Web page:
“It feels like a mockery to me,” one woman said. I was leading a Bible study where the subject of the rosary had arisen. I was her pastor and knew she wasn’t alone. Most Lutherans I know don’t like the rosary.

“We don’t have to do the beads,” she continued. “Forgiveness is already there!”

Over the years, I’ve heard this sentiment many times from exasperated Lutherans. They would ask: “Wasn’t this what the Protestant Reformation was about—declaring once and for all that we are saved by God’s grace and not by our own works?”

Yes, but that’s not the whole story. It took me years to learn that distinction, so I kept listening, patiently waiting for the right moment to interject.

It all started years ago with a car ride.

Not another rosary

“There’s something you’ve got to try,” Pastor Chuck told me as we were driving to a hospital visit. He described how he prayed and read his Bible every day, and how awesome it was. I was skeptical. I was young and heading to seminary, and this sounded a lot like “works righteousness,” trying to earn God’s forgiveness and salvation by what we do.

I’d known Pastor Chuck most of my life. He was a smart guy and deeply Lutheran. It was also a long drive, and he just wouldn’t stop talking about it.

“How?” I eventually asked. “How has it changed your life?”

He thought for a moment, then said, “I can’t explain how, it just has.”

I told him I would give it a try, but my skepticism remained.

I was skeptical. This sounded a lot like “works righteousness,” trying to earn God’s forgiveness and salvation by what we do.

The next Sunday he handed me a small book bound in blue leather with a gold cross on the cover. It was called A Guide to Prayer for Ministers and Other Servants. I was an “other servant,” so that night I sat down, opened it to the day’s date, and started praying and reading. To my surprise, I liked how I felt afterward. I didn’t feel joyous or happy, I just felt … better, in a way I hadn’t before.

I did this most days for weeks, then months, then years. It became an important habit, one that I missed when I didn’t do it. It was a great blessing, but I knew that it had nothing to do with salvation and forgiveness, which was weird because that’s what I thought the Reformation and being Lutheran were all about. They aren’t. I learned this many years later, thanks to my friend Sean.

The origin of the Reformation

Sean and I were pastors at that point, and we were talking about how important our faith practices were. I shared that I was worried that reading the Bible and praying each day weren’t exactly Lutheran. Sean told me that I should talk to one of his former teachers, Kirsi Stjerna, professor of Lutheran history and theology at Pacific Lutheran Theological Seminary in Berkeley, Calif.

During a scheduled phone conversation, I asked Stjerna what Martin Luther thought of faith practices such as prayer, Bible reading, even the rosary. “For Luther, faith practices were more important than doctrines,” she said. “The doctrine came after.”

That was news to me.

Stjerna explained that the 95 Theses, the traditional starting point of the Reformation, were actually written to protect the faith of the average person. And not only that, Luther wrote them to protect the faith practices of the average person.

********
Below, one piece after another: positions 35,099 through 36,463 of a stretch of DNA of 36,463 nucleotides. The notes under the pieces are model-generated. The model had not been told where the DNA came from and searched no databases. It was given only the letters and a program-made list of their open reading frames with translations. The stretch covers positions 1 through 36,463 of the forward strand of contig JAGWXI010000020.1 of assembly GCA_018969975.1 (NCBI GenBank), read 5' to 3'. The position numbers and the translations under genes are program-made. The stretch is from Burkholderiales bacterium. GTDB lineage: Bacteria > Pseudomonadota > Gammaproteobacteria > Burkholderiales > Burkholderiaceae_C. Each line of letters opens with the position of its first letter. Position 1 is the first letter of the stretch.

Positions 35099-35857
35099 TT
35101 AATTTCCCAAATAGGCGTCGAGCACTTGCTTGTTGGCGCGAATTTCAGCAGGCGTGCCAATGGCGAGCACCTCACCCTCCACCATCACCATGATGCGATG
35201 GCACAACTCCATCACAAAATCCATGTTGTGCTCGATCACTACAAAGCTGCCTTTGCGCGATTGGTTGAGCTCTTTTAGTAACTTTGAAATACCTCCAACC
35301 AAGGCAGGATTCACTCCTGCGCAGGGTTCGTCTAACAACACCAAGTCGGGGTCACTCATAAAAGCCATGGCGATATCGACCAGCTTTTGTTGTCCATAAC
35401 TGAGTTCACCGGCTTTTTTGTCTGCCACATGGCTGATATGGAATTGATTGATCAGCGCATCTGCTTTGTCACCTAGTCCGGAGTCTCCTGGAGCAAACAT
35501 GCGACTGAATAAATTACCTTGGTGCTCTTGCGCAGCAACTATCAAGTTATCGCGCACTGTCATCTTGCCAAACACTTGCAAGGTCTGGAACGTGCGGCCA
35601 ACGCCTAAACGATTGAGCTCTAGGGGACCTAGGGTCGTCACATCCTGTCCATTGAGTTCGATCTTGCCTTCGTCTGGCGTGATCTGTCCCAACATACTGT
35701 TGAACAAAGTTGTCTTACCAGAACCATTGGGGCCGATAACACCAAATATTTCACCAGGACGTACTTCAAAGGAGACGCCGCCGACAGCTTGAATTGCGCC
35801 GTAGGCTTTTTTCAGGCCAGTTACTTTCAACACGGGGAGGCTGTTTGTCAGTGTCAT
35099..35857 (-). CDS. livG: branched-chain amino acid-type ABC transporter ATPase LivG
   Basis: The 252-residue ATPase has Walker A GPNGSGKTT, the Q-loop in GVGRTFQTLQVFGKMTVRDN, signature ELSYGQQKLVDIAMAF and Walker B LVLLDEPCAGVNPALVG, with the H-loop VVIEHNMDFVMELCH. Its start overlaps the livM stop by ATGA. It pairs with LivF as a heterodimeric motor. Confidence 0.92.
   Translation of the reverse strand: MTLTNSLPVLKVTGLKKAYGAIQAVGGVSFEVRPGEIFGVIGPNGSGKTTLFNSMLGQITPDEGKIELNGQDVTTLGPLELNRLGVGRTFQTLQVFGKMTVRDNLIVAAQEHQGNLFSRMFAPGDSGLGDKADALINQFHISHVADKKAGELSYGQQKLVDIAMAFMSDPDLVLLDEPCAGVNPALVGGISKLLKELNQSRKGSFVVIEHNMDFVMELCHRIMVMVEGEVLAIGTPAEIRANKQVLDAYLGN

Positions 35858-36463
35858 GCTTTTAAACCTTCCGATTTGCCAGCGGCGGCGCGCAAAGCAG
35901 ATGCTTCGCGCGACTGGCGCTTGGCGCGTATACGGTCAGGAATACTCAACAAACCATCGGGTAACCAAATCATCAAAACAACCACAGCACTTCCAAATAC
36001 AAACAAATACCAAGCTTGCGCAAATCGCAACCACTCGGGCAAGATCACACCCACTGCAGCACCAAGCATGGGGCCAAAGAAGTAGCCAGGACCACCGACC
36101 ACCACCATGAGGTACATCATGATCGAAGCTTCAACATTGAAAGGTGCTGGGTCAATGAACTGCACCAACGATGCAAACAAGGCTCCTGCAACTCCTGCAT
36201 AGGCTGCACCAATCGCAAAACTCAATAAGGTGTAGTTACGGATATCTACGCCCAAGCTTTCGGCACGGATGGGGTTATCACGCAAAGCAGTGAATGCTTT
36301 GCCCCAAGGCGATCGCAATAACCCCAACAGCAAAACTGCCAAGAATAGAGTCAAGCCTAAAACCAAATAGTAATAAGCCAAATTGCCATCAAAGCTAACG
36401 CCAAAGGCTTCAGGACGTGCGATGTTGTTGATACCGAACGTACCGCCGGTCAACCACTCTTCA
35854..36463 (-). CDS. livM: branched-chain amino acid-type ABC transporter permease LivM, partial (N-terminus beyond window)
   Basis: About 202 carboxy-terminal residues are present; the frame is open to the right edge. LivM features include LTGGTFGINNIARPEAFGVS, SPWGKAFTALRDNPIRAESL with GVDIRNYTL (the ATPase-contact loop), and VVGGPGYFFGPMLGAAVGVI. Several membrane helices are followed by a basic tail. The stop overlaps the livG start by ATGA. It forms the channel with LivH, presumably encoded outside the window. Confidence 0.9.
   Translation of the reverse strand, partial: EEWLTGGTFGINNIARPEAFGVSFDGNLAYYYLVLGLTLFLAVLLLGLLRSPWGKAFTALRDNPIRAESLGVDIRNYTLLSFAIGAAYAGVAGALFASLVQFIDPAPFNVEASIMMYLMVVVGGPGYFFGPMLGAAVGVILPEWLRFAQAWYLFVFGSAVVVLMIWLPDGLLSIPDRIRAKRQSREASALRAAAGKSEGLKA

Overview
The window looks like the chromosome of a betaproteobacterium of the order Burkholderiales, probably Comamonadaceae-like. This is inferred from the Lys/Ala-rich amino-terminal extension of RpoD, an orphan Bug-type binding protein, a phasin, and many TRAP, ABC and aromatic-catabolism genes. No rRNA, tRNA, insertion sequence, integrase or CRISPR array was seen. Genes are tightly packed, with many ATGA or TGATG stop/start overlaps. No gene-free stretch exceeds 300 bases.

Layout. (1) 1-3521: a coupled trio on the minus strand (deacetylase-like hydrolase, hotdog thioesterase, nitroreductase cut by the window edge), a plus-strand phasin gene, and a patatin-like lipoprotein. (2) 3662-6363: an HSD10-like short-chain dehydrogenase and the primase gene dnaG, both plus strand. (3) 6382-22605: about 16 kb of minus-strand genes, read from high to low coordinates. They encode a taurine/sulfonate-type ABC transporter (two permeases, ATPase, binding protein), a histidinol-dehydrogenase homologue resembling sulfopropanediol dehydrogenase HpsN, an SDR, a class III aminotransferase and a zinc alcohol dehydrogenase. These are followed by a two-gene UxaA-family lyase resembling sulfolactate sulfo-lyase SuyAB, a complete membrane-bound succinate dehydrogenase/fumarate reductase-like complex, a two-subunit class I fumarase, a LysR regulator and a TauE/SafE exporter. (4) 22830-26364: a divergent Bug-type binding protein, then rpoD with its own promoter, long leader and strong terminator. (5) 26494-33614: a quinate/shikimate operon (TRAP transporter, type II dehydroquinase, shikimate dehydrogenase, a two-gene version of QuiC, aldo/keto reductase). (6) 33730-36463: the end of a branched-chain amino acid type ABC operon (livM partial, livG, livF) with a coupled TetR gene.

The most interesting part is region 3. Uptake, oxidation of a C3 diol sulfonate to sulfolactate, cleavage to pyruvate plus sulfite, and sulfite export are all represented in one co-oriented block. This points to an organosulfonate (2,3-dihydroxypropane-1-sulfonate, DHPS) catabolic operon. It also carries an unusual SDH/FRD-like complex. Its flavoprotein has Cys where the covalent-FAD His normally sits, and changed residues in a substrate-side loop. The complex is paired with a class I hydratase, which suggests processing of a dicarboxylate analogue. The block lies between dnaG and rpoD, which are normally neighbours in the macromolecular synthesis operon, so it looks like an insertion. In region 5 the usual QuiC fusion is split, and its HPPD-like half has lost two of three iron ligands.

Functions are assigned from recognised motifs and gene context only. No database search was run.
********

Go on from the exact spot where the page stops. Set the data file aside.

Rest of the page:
“I’ve done the rosary,” I said. My words were met with stunned silence.

“The Reformation began because Luther wanted to reform the daily lives of ordinary people,” she continued. “That’s why, for instance, Luther focused on music and wrote hymns for congregational singing. And [on] translating the Bible and the catechism, which was written for parents to use to teach their children faith at home.”

How Luther taught ordinary people to practice their faith sounded a lot like what Pastor Chuck had taught me. Luther himself was diligent about prayer, reading Scripture and caring for the poor.

Pastor Chuck wasn’t some revolutionary. He’d taught me spiritual practices that were very Lutheran. I just didn’t know it because I had been confusing my doctrines.

Faith as practice

The woman from Bible study had been thinking about the rosary as justification, something that forgives sins. Luther’s doctrine of justification teaches that forgiveness and salvation are gifts of God’s grace received through faith.

But justification has nothing to do with faith practices.

Instead, Luther discussed faith practices in his doctrine of sanctification. For instance, once I received the gift of God’s forgiveness and salvation (justification), I started striving to be more like Christ, and that’s sanctification. I prayed more, read my Bible more, served the poor more, strove to give more. But I didn’t do these things to get into heaven. I did them in response to God’s goodness. These faith practices are a result of how the Spirit worked in me, and still works in me, helping me grow as a child of God.

I didn’t know how to tell her all of that. Then I remembered what Pastor Chuck had done for me.

“I’ve done the rosary,” I said.

My words were met with stunned silence.

I went on: “It’s just a way to pray, and the daily practice of prayer and Bible reading has changed my life.”

“Mine too,” she answered. “I wish everyone would give them a try.”

Pastor Chuck was right. Daily prayer, Bible reading and other spiritual practices such as yoga and walking a labyrinth have changed my life. He couldn’t explain how, and I can’t fully put it into words either. I just hope you will give them a try. They are a very Lutheran thing to do.

Scott Seeke
Scott Seeke is pastor of Holy Cross Lutheran Church, Livonia, Mich. He is also a writer best known for the film Get Low and the follow-up book Uncle Bush’s Live Funeral.

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